What Future for Keystone XL?

By Roland Bensted

The decision to postpone the construction of the Keystone XL pipeline demonstrates that North America has not yet defined a workable compromise between competing demands to increase energy security, and reduce the negative environmental impacts of energy. The US$7 billion proposal by TransCanada to build a 1,700 mile pipeline from Alberta, Canada, to refineries in Texas has been delayed in the face of strong environmental protests and local opposition within Nebraska along the pipeline’s would-be route. The project, which has been strongly supported by the Canadian government, has now been pushed back until after the next US Presidential election.

The proposed Keystone XL pipeline would transport the product of Canada’s oil sands to the refineries of the Gulf of Mexico. Crossing five US states, it would bolster the capacity of the existing Keystone pipeline. The heated debates around Keystone XL in North America and beyond are not simply about a pipeline: they bring into sharp focus competing perceptions of Canada’s oil sands.

Situated largely in Alberta, the oil sands have attracted growing interest in recent years. Supporters point to their potential to contribute to greater North American energy security and independence, not to mention job creation. Opponents highlight concerns over the emissions and environmental degradation caused by oil sands development, as well as the alleged disproportionate impact on the First Nations peoples of the Athabasca region in northern Alberta.

It has long been known that a large swath of Alberta has contained plentiful bituminous material. However, until recent decades it has not been possible for industry to extract, upgrade, and refine the material into synthetic crude oil while still making a profit. Improved technology, commercial viability, and a growing awareness that conventional reserves of oil are at- or even past- a peak have been key factors in larger scale oil sands development in recent years. However, as some experts such as the University of Calgary’s David Keith, the key challenge is not lack of energy but the greenhouse gas emissions from energy consumption that cause climate change.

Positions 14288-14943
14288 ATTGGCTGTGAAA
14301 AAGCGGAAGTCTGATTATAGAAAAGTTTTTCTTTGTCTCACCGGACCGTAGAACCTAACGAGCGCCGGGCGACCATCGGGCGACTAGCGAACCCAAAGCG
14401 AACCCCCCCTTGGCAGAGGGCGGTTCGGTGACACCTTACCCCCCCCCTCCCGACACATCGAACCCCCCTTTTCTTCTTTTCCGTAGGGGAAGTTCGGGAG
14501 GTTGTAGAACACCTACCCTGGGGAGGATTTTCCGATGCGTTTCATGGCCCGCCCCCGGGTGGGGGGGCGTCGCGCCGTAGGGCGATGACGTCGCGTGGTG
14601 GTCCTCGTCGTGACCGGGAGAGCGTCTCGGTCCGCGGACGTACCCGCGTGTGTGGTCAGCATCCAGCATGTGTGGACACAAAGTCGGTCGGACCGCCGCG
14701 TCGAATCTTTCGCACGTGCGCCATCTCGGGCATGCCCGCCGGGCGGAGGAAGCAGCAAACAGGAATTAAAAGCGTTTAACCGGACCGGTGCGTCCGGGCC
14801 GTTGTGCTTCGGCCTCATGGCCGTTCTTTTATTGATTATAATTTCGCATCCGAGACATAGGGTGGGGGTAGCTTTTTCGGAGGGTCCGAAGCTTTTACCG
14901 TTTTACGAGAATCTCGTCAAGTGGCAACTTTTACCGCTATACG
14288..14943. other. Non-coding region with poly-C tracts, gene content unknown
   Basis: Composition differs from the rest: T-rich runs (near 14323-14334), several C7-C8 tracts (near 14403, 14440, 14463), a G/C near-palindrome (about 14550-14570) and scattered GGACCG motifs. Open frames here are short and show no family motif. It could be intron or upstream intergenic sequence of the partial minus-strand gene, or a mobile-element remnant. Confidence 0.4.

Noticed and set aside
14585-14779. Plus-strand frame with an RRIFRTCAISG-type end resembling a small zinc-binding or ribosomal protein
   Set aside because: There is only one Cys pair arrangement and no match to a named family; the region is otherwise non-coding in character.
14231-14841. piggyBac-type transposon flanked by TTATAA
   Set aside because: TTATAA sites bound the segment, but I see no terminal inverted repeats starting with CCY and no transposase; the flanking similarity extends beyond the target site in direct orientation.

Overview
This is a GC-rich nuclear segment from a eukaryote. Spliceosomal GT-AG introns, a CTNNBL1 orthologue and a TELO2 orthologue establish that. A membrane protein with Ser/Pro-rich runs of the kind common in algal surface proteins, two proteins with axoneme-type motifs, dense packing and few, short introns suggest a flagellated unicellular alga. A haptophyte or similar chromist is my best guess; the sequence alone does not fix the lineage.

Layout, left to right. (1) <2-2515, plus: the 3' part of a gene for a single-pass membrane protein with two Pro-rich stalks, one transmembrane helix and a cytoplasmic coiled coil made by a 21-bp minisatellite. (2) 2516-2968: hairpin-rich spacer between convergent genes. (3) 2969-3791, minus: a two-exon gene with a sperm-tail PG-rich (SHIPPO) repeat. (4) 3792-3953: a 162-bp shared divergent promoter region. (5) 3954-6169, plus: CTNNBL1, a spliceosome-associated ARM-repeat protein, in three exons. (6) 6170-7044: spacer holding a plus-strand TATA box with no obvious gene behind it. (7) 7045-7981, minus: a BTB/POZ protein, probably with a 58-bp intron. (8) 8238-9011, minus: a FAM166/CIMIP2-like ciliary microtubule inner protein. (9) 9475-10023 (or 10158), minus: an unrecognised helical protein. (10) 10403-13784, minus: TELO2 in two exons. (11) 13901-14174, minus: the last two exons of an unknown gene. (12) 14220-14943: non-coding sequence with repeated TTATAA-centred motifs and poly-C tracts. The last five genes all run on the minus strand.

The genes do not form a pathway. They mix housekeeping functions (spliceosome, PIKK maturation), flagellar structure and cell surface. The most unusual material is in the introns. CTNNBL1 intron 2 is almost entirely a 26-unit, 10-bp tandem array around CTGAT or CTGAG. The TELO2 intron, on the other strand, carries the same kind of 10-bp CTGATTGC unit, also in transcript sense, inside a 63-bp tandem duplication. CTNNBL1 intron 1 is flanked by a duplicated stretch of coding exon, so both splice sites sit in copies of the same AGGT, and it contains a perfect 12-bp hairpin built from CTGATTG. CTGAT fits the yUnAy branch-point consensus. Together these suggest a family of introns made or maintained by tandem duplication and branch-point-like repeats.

Although located to the north of the 49th parallel, the oil sands are as huge a political issue in the US as in Canada. To their supporters, which include Canadian Prime Minister Stephen Harper, they offer the opportunity for Canada to achieve “energy superpower” status while also assuring North American energy security for at least the next century, thus reducing American dependence on supplies from unreliable, unstable, or obnoxious regimes.

Canada’s liberal democratic society, coupled with its geographical proximity, make it a particularly attractive supplier for its southern neighbour. Paradoxically, it is Canada’s strong democratic tradition that has hampered its desire to construct Keystone XL. Environmental and other anti-oil sands campaigners are able to freely mobilise to oppose Keystone XL, or even call for the shutdown of oil sands production because, as a liberal democracy, Canada allows dissent. Other oil-rich states, such as Saudi Arabia, Nigeria, or Venezuela, have a less tolerant attitude to political dissenters.  What can Canada do to placate the protestors? What can it do to reduce emissions while still harvesting Alberta’s huge energy reserves?

Alberta’s provincial government and the oil industry have championed their investment in carbon capture and storage (CCS) technology, although the effectiveness of this technology is largely unproven. The Albertan government - like Prime Minister Stephen Harper - has also suggested that revenue surpluses from oil sands production could be used to invest in green sources of energy, thus reducing emissions in the longer term. However, there is little evidence of any significant investment of this sort. Potential future technological improvements to reduce emissions in the oil sands production process have also been touted, yet this is often more in hope than a sign of actual change.

In the US, President Obama may have bought some time by delaying the decision. He has placated the environmental lobby for now, while allowing for the future possibility of an operational Keystone XL. However, if re-elected in November 2012 he will need to take a clear position on Keystone XL: a decision cannot be postponed indefinitely. If the Republican presidential candidate were to win, it is likely that they would attempt to bring forward the pipeline’s construction.

In the absence of Keystone XL’s construction, there are potential alternatives for both sides. For the US, the prospect of securing “tight oil” and gas from shale within its own territory have led some commentators to suggest that the US is already rebalancing its supplies. North of the border, Canadian Federal Finance Minister Jim Flaherty suggested that delays to Keystone XL will speed up Canadian plans to export the product of the oil sands to Asian markets via British Columbia, to the detriment of the US.

In reality construction of Keystone XL is likely to go ahead, even though it will be behind the anticipated schedule. North America’s energy needs, and the absence of viable alternative - or “green” - sources, mean that there remains an extremely strong case for the pipeline’s development. The impact of jobs creation both in Canada and the US during a prolonged economic downturn further bolsters the likelihood of construction, although parts of the pipeline will need to be re-routed.

Whatever the new route is, it is likely to continue to face stiff opposition from environmental campaigners. Heated debates on both sides are not likely to subside, and the difficulty of finding a “middle way” between the desires for greater North American energy security and reduced emissions will remain a challenge for the continent’s political leaders.


14 November 2011